What is a company’s Cash Flow Statement?


A company releases a “Statement of Cash Flows” every quarter as part of their 10-Q filing (which also includes a balance sheet statement and income report).


The Statement of Cash Flows details the movement of cash around the company.  By reading and understanding the statement of cash flows you can determine many useful metrics for evaluating a company. Is the company cash flow positive (is it generating cash)? Is the company burning through cash too fast? What is the company’s free cash flow (FCF)? What is the company spending its cash on?


The Statement of Cash Flows is one of the most important and one of the most widely followed financial reports a company releases. Analysts favor the cash fl0w statement because it is harder for a company’s accountants to “fudge” the numbers. Income Statements and Balance Sheets can be manipulated with accounting gimmicks, but it is harder (though far from impossible) for a company to fake cash flow.


Shown below is an example from Intel’s (INTC) 2012 2nd Quarter financial results (which is found here):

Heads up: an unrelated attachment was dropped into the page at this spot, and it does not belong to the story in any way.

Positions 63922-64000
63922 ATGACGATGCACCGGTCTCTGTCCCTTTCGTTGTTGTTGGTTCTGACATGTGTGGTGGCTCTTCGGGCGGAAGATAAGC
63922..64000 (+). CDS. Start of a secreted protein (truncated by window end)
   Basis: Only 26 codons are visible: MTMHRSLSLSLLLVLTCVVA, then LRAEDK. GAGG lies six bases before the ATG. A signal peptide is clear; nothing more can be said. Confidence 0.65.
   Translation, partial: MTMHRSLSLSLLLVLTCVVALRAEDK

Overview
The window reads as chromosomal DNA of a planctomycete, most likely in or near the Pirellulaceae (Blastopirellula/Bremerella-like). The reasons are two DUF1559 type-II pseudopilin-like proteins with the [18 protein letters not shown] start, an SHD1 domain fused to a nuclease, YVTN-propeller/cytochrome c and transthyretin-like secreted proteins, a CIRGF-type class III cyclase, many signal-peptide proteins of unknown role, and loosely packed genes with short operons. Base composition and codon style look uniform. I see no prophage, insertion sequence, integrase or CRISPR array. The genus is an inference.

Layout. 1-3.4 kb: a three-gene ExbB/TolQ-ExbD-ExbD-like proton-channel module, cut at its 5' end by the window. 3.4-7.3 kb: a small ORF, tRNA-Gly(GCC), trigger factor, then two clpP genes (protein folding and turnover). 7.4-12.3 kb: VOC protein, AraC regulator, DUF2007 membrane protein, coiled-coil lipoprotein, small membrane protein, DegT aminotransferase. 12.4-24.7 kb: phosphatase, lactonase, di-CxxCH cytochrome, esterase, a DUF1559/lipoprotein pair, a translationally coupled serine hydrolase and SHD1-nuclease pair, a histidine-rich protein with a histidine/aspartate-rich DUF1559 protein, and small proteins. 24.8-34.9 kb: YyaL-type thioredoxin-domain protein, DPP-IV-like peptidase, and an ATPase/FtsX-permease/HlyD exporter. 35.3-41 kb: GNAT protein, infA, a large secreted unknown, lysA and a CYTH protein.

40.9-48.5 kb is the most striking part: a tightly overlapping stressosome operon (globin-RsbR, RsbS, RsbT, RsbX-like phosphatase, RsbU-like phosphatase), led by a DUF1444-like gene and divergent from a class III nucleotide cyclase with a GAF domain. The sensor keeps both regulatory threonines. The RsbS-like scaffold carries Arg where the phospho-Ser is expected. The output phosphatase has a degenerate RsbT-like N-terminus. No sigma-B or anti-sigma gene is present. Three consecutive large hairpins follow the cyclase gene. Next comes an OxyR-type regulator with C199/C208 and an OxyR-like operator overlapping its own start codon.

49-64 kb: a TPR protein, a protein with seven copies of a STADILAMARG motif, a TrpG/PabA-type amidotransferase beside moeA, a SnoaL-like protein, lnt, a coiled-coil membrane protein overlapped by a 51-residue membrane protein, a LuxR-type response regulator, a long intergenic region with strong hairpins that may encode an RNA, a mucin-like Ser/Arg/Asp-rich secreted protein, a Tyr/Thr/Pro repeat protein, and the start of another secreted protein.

(click image to enlarge)



We go through the cash flow statement in great detail in our Guide to Investing with the Cash Flow Statement.



Financial Statements: A Step-by-Step Guide to Understanding and Creating Financial Reports, Defines this as:

“Cash flow statement tracks the movement of cash through the business over a period of time.

A company’s cash flow statement is just like a check register… Recording all the companies transactions that use cash or supply cash.

The cash flow statement shows:

  • Cash on hand at the start of the period.
  • Cash received in the period.
  • Cash spent in the period.
  • Cash on hand at the end of the period.”

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